As H&R Block says, “Tax Season is Refund Season.” For those getting refunds you may look forward to tax season each year. Extra money coming in when things are tight gives you a chance to do something you have not been able to accomplish with your regular monthly income.
Here Are 5 Tips to Getting Your Refund as Fast as Possible
- Get organized. As forms come in the mail or electronically keep them together in a central place. Gather receipts you have saved over the year and tabulate your deductions. Record the totals on a single page so you don’t have to keep flipping through all your papers when you fill out he tax forms. What was the total interest you paid? Total investment income you received? Being organized will help you take advantage of every deduction and increase your refund.
- File taxes early. Even among those receiving a refund, procrastinators abound. The closer you file to the April tax deadline the longer it will take to get your refund. Millions of filers wait until the last minute to file resulting in refund delays. Early filers can receive a refund in as early as 10 days where late filers may have to wait weeks.
- Decide if you want to do your own or hire a tax preparer. With today’s software DIY taxes are popular for those with simple returns. Receiving a w-2, and no major life changes, you may be able to complete an online return in about an hour. Contacting a tax preparer early will also lead to faster completion as they get busier as the tax season progresses. The more organized your information is the faster they can complete your return, which could also save you money on the cost of filing.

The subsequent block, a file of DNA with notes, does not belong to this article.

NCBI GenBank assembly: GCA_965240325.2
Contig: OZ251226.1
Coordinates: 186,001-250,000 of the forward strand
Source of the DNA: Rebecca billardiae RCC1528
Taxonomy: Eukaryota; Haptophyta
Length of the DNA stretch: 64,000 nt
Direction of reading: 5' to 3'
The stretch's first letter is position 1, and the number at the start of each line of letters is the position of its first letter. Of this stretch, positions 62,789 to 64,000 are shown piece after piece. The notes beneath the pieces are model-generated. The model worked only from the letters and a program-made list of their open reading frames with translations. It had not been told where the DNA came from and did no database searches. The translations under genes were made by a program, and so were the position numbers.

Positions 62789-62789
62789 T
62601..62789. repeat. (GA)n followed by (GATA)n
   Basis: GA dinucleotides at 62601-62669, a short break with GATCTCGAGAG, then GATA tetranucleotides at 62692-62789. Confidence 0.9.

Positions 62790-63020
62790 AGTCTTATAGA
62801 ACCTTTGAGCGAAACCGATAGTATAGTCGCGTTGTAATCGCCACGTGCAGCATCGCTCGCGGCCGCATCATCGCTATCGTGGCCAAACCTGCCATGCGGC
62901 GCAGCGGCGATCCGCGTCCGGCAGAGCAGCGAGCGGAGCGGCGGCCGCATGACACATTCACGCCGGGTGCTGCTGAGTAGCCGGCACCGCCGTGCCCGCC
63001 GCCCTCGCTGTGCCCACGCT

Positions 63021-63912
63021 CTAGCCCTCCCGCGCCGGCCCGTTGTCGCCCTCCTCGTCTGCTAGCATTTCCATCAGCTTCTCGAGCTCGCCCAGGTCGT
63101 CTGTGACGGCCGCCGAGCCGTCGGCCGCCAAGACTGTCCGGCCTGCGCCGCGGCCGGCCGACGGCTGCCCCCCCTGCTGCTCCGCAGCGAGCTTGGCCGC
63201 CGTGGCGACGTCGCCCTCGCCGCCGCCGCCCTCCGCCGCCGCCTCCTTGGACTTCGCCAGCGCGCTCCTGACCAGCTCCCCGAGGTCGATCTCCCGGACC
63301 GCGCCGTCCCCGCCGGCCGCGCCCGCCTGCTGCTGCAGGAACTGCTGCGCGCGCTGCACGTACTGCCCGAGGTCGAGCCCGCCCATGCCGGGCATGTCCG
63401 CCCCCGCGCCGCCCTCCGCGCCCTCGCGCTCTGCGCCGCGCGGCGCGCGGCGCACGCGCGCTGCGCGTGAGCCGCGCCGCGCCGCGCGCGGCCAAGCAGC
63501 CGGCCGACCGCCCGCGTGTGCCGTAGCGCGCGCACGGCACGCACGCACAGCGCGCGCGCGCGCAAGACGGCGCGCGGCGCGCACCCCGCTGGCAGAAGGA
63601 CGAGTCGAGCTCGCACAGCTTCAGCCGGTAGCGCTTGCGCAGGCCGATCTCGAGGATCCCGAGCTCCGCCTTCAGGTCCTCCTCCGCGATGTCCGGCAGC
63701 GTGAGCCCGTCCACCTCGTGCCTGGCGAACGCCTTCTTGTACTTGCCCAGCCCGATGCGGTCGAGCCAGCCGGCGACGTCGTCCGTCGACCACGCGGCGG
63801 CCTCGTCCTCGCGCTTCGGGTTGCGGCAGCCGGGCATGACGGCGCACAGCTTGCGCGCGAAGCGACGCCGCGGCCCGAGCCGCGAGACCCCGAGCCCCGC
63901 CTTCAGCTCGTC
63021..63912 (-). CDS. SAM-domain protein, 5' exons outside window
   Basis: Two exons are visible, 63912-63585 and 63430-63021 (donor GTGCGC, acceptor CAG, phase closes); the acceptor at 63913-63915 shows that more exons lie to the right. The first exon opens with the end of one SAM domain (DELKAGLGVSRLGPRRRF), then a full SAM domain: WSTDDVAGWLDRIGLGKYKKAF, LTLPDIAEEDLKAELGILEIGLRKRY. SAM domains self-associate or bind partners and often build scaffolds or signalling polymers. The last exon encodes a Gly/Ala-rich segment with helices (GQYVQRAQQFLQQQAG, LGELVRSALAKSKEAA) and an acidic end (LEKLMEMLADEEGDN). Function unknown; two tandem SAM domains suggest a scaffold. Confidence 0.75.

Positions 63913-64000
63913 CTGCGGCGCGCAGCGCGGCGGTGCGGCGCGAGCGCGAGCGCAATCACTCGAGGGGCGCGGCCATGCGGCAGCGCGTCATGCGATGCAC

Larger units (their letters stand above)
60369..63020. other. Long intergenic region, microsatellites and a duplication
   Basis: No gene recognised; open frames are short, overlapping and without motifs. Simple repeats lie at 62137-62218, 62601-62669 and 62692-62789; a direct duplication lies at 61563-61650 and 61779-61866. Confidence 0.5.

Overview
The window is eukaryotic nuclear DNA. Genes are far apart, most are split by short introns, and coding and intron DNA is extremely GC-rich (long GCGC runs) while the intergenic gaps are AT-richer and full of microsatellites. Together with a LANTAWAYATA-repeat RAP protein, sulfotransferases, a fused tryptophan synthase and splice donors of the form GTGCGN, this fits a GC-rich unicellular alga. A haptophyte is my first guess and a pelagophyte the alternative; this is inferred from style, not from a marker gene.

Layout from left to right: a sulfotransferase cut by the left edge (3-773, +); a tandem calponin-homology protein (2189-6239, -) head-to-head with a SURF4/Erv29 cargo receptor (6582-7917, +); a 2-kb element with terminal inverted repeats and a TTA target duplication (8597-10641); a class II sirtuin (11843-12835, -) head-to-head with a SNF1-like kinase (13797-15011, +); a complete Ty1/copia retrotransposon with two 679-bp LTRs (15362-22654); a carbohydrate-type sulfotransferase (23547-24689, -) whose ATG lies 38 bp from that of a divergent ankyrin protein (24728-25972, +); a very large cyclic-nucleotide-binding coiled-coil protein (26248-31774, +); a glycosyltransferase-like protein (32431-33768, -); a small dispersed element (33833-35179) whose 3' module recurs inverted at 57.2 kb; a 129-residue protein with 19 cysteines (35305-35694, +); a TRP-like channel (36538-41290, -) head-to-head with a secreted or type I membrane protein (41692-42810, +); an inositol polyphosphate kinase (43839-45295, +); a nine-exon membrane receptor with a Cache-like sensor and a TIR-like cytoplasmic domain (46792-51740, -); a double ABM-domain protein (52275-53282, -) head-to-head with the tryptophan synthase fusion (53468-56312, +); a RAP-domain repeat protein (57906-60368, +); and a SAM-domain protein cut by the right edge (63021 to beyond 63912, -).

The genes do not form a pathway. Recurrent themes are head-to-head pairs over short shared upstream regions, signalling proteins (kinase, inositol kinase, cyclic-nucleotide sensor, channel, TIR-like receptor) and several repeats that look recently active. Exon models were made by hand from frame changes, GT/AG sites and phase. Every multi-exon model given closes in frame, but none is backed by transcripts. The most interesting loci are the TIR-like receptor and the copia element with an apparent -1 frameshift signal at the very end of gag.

- Avoid refund loans. You get the refund in a matter of days. Paying a high interest rate loan is a bad deal and eats away at your refund. Companies market these as free instant refunds. The reality is the filing fees, loan fees and interest are charged on the “instant return.” Save your refund for your own financial needs, rather than padding the pockets of the lenders who promote these loans.
- File electronically and use direct deposit. Paper filings add about two weeks for the refund and getting a paper check can add another week. The IRS also reports that paper returns contain more errors than those filed electronically. That’s three additional weeks you have to wait if you mail in your refund and receive a check. Closer to the tax deadline and the wait can be as long as six weeks.
Filing taxes can be overwhelming, however, there is a lot of free help available. Online, over the phone, or in person are all options. There are free filing options for those with an income of $58,000 or less. Volunteer tax preparers are available for the elderly in most major cities. For those with tax issues or questions there are tax assistance centers that have IRS representatives available for consultations and questions. The links to all of these services can be found at https://www.irs.gov/uac/Many-Types-of-Free-Tax-Help-Available-From-the-IRS.